A few weeks after our volunteering, I met with the Club again to brainstorm what sorts of activities we’ll offer when our next session begins in October. This time, we hope to offer a longer, three-week session.
Your Edge Blog Team: It sounds like the program structure of the Club is quite broad. What are the benefits of such a diverse range of activities?
Tania: The Club offers programming under five pillars: tutoring, art, sports, human development and healthy lives, and this variety helps accomplish a number of things. For one, it wants to ensure every child is motivated to continue participating in the Club. One child might love mathematics but experience frustration in a dance class, or vice versa. By offering a little of everything and not focusing solely on academics or playtime, the Club hopes to keep the children engaged while also giving them exposure to interests they might not even know they have.
Another benefit of holistic programming is that it gives kids ample opportunity to learn, play and create in a safe space. In the State of Mexico, many children are without access to parks, libraries, or quiet rooms to study. We can never assume that any child, in Mexico or elsewhere, lives in a home with parents or guardians that provide basic necessities and learning. This space to develop is critical – you can’t ask children what they want to do in the future if they don’t even know their options.
Lastly, the Club offers this slate of programming because it has been proven to work. Whereas seven out of 10 children in Mexico do not attend university, 95% of the students who’ve enrolled in the Club become college graduates.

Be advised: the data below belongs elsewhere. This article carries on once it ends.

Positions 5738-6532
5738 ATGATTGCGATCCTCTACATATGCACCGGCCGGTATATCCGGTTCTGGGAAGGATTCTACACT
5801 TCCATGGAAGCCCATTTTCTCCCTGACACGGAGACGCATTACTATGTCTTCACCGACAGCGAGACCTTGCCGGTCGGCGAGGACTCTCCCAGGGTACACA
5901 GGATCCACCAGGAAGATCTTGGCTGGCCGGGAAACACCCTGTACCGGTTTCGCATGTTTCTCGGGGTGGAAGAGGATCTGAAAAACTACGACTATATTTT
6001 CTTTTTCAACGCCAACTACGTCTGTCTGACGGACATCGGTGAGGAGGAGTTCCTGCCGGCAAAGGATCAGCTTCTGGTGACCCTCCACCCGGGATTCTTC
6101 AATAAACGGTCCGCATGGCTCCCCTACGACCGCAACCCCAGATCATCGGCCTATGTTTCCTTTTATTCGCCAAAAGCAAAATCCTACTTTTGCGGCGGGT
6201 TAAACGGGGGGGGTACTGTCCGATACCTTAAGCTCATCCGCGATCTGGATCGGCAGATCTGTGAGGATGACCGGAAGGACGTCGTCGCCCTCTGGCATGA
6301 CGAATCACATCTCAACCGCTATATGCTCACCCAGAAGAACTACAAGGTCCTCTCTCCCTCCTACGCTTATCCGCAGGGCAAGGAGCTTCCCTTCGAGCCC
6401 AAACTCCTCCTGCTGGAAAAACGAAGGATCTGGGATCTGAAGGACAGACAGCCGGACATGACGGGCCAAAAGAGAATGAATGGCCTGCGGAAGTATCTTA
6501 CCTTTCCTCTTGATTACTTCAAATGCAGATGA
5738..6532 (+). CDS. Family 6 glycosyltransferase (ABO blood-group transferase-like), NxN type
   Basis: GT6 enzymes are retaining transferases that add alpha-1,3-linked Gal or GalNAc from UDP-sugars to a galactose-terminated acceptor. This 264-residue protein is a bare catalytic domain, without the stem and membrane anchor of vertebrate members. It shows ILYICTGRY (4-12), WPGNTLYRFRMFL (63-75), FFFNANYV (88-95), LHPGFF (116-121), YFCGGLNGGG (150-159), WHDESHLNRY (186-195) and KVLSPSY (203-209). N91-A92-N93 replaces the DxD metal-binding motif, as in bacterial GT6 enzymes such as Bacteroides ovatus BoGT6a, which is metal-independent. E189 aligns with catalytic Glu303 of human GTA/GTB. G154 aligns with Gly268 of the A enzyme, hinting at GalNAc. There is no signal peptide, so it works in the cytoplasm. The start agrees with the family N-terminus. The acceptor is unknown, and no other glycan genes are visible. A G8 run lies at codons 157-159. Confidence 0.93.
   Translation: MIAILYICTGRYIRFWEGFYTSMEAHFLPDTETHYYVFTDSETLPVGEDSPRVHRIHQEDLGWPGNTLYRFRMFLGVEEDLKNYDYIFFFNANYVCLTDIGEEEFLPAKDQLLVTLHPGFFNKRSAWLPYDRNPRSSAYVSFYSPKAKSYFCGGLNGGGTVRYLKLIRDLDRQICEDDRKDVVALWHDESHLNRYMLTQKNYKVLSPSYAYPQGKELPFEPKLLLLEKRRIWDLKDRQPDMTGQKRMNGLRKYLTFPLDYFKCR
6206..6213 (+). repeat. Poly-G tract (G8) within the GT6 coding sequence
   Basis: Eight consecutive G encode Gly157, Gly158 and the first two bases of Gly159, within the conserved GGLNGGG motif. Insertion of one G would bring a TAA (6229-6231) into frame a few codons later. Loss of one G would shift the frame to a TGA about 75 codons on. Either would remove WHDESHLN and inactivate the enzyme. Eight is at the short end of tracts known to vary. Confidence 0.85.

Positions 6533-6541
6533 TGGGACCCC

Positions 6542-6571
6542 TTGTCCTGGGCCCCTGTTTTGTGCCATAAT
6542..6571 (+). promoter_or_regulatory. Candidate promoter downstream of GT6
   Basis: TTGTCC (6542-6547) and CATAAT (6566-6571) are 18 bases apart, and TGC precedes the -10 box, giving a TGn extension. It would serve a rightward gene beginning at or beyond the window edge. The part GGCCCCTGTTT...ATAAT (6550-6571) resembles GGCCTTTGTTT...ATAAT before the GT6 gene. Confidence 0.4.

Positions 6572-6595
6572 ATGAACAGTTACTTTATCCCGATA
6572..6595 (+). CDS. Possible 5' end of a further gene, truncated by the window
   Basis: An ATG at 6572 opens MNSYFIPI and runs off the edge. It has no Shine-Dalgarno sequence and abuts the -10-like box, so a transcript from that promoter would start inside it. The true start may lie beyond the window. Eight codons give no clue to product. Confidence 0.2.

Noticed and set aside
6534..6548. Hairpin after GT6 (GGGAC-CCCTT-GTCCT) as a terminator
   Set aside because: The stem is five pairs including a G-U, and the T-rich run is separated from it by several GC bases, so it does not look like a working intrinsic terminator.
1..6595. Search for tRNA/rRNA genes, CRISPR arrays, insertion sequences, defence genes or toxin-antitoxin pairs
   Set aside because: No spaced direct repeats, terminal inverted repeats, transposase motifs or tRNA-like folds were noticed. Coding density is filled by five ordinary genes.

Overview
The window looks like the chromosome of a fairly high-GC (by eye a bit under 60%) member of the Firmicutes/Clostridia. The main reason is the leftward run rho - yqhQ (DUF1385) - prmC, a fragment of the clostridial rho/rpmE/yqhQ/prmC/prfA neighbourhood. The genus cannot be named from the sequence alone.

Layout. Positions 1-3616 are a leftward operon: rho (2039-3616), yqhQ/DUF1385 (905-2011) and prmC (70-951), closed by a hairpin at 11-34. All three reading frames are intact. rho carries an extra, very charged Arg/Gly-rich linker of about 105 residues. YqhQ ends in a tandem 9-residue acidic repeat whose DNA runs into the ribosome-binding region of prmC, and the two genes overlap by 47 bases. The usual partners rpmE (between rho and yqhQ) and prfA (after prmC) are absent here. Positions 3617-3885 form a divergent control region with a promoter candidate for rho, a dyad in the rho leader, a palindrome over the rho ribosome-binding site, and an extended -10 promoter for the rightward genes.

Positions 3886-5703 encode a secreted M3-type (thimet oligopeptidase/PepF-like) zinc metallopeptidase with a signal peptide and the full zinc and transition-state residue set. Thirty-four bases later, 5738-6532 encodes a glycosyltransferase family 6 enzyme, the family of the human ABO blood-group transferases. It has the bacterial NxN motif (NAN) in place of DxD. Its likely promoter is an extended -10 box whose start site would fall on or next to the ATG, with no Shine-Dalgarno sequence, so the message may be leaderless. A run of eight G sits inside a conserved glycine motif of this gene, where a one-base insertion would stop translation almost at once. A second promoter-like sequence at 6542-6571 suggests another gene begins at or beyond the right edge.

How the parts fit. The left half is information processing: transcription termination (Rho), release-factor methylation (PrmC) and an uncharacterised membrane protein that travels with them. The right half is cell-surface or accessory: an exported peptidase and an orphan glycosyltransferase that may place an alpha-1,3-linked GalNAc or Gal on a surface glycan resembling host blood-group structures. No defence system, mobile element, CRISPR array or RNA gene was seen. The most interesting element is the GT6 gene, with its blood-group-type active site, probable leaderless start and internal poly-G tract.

Your Edge Blog Team: How does the Club strengthen and promote Mexican culture?
Tania: What’s at the core of the Club – and the vast majority of Mexicans – is our shared goal of making an impact, both in our local communities and the world.
The Club is exceptionally great at recognizing and responding to the needs of children in Mexico. It offers what it thinks the children could be lacking and strengthens what they have already. There’s a substantial amount of communication between the Club and the greater community it serves. Keeping a pulse on what the children may be experiencing at home or in their personal lives helps the Club fill any gaps.
The Club also meets parents and guardians where they are – no child is turned away because they can’t pay for it. It is well understood that many parents do not possess the level of education they want their children to achieve. In some cases, adults will have the opportunity to work at the Club on occasion so their child can attend for free. Everyone involved seeks to help children in Mexico reach their highest potential – even the kids who might not know what they’re capable of.
Your Edge Blog Team: What’s the first thing that comes to mind when you think about the Mexican culture? What are some of the traditions, celebrations or values that resonate with you individually?
Tania: What I appreciate most about the Mexican culture is our resiliency. Of course, culture is what a society produces over time, but it’s also our environment and the way we interact with each other. I studied psychology at university, so I’m interested in the way humans develop and how much can be attributed to either nature or nurture.
Mexico’s history is laden with colonization by an influence of other nations, including Spain, France and the United States. I believe that because of this, Mexicans have grown to be more agile and adaptable. We are resilient in the face of adversity.
When I think about the traditions that resonate most with me, I think about the holidays when families come together. Some of my favorites are Día de Muertos (Day of the Dead) and Christmas, both rooted in the Catholic religion my family and I practice. These holidays give us an opportunity to reflect on our past and our loved ones who have passed away. There’s also a celebratory aspect that feeds our inner child. What we feel during the holidays – nostalgia, love and respect – is what our community is built upon.